European marriages have always had more options than American marriages. Even in the good old days when American women were filled with angst at the thought of having a child out of wedlock, European women often lived with their lover and had children with him without benefit of marriage. In today's society, Americans are fast catching up with their European counterparts and living with a Significant Other and having children with him without suffering the stigma of having illegitimate offspring.

But I think the most important change has come in the attitude of so many women that they don't want the strictures of marriage because they want to pursue satisfying careers and aren't ready to start a family. Many of them are opting out of having children altogether; they want the same freedoms that men have always taken for granted.

It's interesting that so many women would prefer to live with a lover than marry him, especially if that woman is divorced. If she has a good career, money in the bank, and owns a house, she doesn't feel the necessity of having to get married so that a man will "take care" of her. She prefers her independence and wants to be free to come and go without asking for permission or seeking consent.

The older a divorced woman is and the more time she has spent as a single woman, the less inclined she may be to reenter the dating game or to remarry. She may prefer to live with a man, have separate bank accounts, and handle her own investment portfolio. She may want to pursue her own interests instead of those of her lover.

Times are definitely changing. The Noah's Ark mentality is slowly but surely disappearing; women are no longer satisfied to be second in command at work or at home. More and more, women want to be the CEO of their company and they want their mate to share every aspect of their homelife. They want their Significant Other to share the cleaning, cooking, laundry, shopping, and the raising of their children. They are looking for equality in their relationships and if they can't have that, they would rather live alone.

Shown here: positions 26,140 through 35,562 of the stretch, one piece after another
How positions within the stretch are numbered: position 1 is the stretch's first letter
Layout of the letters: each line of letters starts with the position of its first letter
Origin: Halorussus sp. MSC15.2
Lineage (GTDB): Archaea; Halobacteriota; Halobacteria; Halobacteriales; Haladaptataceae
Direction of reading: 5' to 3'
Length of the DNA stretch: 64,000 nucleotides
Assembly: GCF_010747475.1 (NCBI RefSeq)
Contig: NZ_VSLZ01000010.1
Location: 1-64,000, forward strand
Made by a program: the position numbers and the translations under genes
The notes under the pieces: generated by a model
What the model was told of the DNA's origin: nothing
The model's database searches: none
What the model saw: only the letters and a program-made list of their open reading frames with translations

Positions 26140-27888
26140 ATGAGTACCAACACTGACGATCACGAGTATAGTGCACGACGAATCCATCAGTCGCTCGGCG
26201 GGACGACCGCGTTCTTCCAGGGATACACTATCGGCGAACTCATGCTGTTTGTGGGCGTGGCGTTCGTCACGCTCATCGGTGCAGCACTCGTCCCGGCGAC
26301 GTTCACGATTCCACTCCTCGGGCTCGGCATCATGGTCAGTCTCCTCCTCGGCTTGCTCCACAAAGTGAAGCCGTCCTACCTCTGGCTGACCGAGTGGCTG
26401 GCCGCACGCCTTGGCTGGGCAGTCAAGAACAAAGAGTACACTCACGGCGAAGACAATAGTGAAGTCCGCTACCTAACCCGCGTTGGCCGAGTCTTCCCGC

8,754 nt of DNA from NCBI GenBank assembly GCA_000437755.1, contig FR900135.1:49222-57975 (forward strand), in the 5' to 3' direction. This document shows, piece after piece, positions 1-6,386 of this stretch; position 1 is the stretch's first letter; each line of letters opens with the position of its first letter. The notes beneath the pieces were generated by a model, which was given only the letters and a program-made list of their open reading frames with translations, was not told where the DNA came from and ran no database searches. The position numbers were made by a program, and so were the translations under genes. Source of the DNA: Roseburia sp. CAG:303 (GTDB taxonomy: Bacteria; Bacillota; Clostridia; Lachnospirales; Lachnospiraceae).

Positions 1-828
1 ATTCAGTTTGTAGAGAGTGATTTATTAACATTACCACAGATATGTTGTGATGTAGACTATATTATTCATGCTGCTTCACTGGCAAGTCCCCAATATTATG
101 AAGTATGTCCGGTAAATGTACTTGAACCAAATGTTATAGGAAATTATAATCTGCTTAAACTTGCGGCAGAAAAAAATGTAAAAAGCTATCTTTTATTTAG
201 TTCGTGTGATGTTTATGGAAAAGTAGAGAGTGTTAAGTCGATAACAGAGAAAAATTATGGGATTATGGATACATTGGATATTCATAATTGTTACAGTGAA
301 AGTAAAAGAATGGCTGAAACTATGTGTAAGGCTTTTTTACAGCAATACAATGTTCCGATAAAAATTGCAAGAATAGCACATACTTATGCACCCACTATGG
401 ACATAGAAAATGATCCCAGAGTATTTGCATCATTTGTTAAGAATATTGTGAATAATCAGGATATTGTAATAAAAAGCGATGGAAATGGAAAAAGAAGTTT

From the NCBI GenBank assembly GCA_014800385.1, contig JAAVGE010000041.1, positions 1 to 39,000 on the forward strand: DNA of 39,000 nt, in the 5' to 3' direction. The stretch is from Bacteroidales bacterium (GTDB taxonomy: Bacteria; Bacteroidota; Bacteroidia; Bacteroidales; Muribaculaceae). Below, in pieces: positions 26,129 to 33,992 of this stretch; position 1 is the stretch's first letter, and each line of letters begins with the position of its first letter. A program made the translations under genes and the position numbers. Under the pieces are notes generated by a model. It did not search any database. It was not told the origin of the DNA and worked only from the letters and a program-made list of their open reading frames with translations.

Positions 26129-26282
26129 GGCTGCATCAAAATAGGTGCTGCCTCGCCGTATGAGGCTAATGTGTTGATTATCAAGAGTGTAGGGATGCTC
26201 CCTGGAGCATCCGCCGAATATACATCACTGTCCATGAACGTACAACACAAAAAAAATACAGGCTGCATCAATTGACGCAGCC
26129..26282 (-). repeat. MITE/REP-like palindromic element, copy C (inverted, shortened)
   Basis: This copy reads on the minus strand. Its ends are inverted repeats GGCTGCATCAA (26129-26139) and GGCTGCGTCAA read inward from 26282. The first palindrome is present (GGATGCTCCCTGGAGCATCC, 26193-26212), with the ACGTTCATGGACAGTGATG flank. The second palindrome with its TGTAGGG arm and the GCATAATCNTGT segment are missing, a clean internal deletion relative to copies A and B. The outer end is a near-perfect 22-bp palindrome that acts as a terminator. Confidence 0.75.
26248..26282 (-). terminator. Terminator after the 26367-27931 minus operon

Connie H. Deutsch is an internationally known business consultant and personal advisor who has a keen understanding of human nature and is a natural problem-solver. She is known throughout the world for helping clients find workable solutions to problems that are often complex and systemic in nature and part of a corporation's culture or an individual's pattern of behavior.

Connie has hosted her own weekly radio show, been a weekly guest on a morning radio show, done guest spots on radio shows around the country, and appeared as a guest on a cable television show. Connie wrote a weekly newspaper Advice Column for sixteen years and has been invited to speak at local colleges and given lectures around the country. She also wrote the scripts for a weekly financial show on cable television.

Connie is the author of the books, "Whispers of the Soul" and "The Counseling Effect," and is the co-author of an eBook, "Getting Rich While the World Falls Apart" which is being offered as a free download on her website. She has also written and produced two CDs on Meditation and Relationships and has done coaching on customer service and employee relationships. Her website:
See more of her articles by clicking here ConnieHDeutsch Articles

This article is copyright

Report this article Ask About This Article

More to Explore